Endometriosis is found on the ovaries in most patients and is typically bilateral. Other common pelvic structures involved include the pouch of Douglas (particularly the uterosacral ligaments and rectovaginal septum), the round ligament, the fallopian tubes, and the sigmoid colon (Fig. 29.1 and Table 29.1). On rare occasions, distant endometriosis is found in abdominal surgical scars, the umbilicus, and various organs outside the pelvic cavity.
The gross appearance of endometriosis varies considerably and includes the following forms:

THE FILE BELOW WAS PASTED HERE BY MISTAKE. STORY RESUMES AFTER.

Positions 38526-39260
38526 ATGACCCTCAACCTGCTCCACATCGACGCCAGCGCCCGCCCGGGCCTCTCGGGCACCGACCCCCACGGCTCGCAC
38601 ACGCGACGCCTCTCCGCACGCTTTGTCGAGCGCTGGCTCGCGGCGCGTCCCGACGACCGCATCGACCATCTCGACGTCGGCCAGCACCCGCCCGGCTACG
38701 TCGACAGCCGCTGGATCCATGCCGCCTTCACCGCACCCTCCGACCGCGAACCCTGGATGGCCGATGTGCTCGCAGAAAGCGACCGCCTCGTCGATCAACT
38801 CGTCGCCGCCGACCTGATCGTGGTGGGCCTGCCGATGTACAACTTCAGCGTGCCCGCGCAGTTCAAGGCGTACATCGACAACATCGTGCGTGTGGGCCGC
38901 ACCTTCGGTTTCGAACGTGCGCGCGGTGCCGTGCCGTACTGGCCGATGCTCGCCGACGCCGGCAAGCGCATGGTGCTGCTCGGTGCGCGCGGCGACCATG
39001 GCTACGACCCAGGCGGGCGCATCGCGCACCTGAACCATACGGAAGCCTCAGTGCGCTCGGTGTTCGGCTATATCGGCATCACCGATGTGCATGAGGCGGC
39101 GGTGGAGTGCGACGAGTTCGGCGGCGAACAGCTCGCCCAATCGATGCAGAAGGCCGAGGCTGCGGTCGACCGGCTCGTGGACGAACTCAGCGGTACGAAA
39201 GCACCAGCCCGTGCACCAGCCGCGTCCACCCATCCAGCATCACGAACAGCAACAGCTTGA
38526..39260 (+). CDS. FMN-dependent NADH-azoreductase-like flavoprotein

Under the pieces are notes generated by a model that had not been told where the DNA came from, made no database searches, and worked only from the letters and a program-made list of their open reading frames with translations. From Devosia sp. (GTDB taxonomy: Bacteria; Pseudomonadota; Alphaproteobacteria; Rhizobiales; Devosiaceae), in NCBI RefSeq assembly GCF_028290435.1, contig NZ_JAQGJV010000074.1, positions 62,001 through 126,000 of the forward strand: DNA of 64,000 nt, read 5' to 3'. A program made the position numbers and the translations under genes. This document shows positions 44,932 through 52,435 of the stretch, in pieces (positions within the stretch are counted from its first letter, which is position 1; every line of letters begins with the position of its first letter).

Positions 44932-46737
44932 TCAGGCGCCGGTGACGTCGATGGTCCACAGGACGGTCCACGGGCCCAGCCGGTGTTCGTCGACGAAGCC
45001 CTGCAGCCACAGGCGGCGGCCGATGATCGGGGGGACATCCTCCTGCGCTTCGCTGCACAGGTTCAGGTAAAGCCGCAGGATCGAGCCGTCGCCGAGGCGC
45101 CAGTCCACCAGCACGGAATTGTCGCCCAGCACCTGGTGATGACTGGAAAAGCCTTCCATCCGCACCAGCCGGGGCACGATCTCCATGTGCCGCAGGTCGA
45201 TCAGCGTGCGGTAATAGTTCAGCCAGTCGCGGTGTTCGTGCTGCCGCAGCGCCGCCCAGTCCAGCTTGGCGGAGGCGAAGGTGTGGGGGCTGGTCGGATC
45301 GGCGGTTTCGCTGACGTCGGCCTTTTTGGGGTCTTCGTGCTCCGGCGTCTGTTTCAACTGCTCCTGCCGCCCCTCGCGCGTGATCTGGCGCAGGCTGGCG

· Small (1-mm), clear or white lesions
· Small, dark red (“mulberry”) or brown (“powder burn”) lesions
· Cysts filled with dark-red or brown hemosiderin-laden fluid (“chocolate” cysts)
· Dark-red or blue “domes” that may reach 15–20 cm in size
Reactive fibrosis frequently surrounds these lesions, which gives a puckered appearance. More advanced disseminated disease causes further fibrosis and may result in dense adhesions.